Today the Swedish Cottage hosts one of the few public marionette theater companies in the U.S. and celebrated puppeteers Tom Lee and Matthew Acheson have directed a show that chronicles the cottage’s journey from Sweden to America.

Fairy tale with imagination
It’s a fairy tale with a large dose of imagination in it, portraying Sweden as a place with meatball factories and a golfball-swallowing August Strindberg. In a forest some trees are being cut down in order to make the cottage, which is later stolen by a UFO and transported via ship to Philadelphia where, in 1876, it is to participate in the Centennial Exposition. During its stormy Atlantic crossing, the cottage comes in between a love struck whale and a giant squid. Saved again by the UFO, the cottage is dropped down in Philly, celebrated and feted at the Centennial, and then travels by train to New York and Central Park, its final destiny.
“Our programs are generally based on classic fairy tales,” explains James Burke, City Parks Foundation Director of Arts and Cultural Programs. “For this piece we wanted something original, we wanted to fabricate our own fairy tale from scratch. We reached out to Tom Lee, whom we had seen doing puppetry at La Mama, and he said he definitely wanted to do something, so we sat down with him and Matt Acheson. They began working intensely on it last August. Although it is a fairy tale story, several details in it are based on facts. For instance the cottage actually fell off the ship, but only when it had reached the harbor. And of course it was all dismantled then.”
Burke said it was also important to expand the age range, and get the bigger kids and possibly even grown-ups, excited. Lee and Acheson were given plenty of information about the Swedish Cottage and began embroidering on that.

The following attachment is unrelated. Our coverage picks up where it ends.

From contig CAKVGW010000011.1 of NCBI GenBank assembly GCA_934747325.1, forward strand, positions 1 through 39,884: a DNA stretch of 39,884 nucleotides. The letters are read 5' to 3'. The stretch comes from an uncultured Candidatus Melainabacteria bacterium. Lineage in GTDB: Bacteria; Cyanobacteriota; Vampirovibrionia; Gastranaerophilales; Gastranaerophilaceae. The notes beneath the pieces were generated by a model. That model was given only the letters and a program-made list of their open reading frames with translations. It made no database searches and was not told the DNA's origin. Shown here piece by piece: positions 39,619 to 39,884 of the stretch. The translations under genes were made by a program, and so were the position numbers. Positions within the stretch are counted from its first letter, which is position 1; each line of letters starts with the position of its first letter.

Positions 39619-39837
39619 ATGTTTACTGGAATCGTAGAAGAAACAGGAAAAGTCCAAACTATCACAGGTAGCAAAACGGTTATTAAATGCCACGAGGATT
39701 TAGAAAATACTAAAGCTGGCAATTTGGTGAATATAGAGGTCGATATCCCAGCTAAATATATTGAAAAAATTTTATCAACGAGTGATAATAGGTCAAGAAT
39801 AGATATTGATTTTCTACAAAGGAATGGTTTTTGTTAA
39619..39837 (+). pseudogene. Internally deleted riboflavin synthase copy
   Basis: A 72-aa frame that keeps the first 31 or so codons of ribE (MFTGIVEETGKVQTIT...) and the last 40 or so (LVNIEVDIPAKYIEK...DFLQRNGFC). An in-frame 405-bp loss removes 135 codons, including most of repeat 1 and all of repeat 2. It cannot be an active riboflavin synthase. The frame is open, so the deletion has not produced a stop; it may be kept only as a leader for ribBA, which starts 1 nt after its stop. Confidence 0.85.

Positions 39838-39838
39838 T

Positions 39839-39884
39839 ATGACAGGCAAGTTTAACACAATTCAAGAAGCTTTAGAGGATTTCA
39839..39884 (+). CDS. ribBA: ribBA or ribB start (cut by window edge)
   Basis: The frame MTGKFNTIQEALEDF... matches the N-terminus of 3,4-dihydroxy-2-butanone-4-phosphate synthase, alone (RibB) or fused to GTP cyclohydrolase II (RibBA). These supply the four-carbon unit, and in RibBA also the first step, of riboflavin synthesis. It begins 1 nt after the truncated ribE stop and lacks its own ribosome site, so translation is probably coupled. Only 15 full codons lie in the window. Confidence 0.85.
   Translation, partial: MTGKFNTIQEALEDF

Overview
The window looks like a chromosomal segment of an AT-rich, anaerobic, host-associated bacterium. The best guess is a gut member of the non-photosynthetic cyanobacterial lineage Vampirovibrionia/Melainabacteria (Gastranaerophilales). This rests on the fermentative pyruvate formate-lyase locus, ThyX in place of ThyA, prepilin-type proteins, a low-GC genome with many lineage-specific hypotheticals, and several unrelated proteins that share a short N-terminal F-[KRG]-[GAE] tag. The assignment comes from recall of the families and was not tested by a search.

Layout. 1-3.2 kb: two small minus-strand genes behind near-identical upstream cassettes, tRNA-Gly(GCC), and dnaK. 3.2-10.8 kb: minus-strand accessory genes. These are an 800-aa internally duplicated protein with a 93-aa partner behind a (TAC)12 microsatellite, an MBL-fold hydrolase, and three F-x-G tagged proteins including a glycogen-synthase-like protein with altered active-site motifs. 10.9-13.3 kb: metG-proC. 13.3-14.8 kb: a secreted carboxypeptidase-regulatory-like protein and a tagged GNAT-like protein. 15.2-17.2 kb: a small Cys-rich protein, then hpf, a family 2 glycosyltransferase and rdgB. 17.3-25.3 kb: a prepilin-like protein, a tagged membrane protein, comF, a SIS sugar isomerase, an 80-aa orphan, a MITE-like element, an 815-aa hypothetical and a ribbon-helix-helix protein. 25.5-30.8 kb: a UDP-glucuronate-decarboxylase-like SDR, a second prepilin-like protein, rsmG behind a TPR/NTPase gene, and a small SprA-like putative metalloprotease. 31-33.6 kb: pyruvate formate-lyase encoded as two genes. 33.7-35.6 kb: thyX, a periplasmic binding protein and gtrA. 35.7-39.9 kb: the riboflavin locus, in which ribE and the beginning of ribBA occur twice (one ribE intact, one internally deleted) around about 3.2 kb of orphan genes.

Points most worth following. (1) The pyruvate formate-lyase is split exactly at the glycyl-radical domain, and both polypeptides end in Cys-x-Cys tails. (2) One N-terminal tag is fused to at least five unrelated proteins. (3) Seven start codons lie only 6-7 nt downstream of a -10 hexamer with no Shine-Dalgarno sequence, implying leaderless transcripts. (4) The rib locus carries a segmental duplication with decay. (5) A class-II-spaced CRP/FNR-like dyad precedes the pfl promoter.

“They were very open with what we could do,” explains Lee, an accomplished puppeteer who had never before worked with the Swedish Cottage Marionette Theater.

An amazing place in an amazing location
“I was intrigued because I think the cottage is an amazing place, as is Central Park of course. And to me a theater is always a place with lots of memories attached to it, a lot of shows―it’s a special place.”
For a Swede watching the show, the details are amazing: The ship carrying the house over the ocean looks familiar, the text on the proscenium reads: “Inte bara för nöjes skull,” several times signs flashing by are written in perfect Swedish, and then there are the tomtar, all the gnomes.
“Well, I should let you know that the mother of my children comes from Malmö!” laughs Lee. “And I’ve visited there several times, so I know a bit. We’ve read a lot of Elsa Beskow to the children. I also put a Dalahäst in and yes, the ship in the show was modeled after the Vasa ship.”
The Swedish Cottage was a gift from Sweden to the United States, and was based on a customary schoolhouse model. It was built in Sweden, dismantled and then brought in sections to Philadelphia for the Centennial Exposition in 1876, where it was a part of the Swedish Pavilion (where, curiously, S.A. Andrée, later famous for his disastrous North Pole balloon expedition, worked as a janitor). A visitor to the Swedish Pavilion was Frederick Law Olmstead, co-designer of New York’s Central Park, who thought the cottage would make a nice addition to his park, and since nobody else seemed to want it, the cottage was purchased for $1,500 and moved to New York. It has since served a variety of functions, including a tool shed and Civil Defense District Headquarters (during WWII), and for a while it was quite run down. It’s been a puppet theater since the 1940s. In 1973 the interior was remodeled to include a permanent stage. The cottage is made of Baltic fir and is listed on the Historic House registry of New York City. City Parks Foundation took over the programming and operation of the cottage in 1998.
For more information:
The Secret History of the Swedish Cottage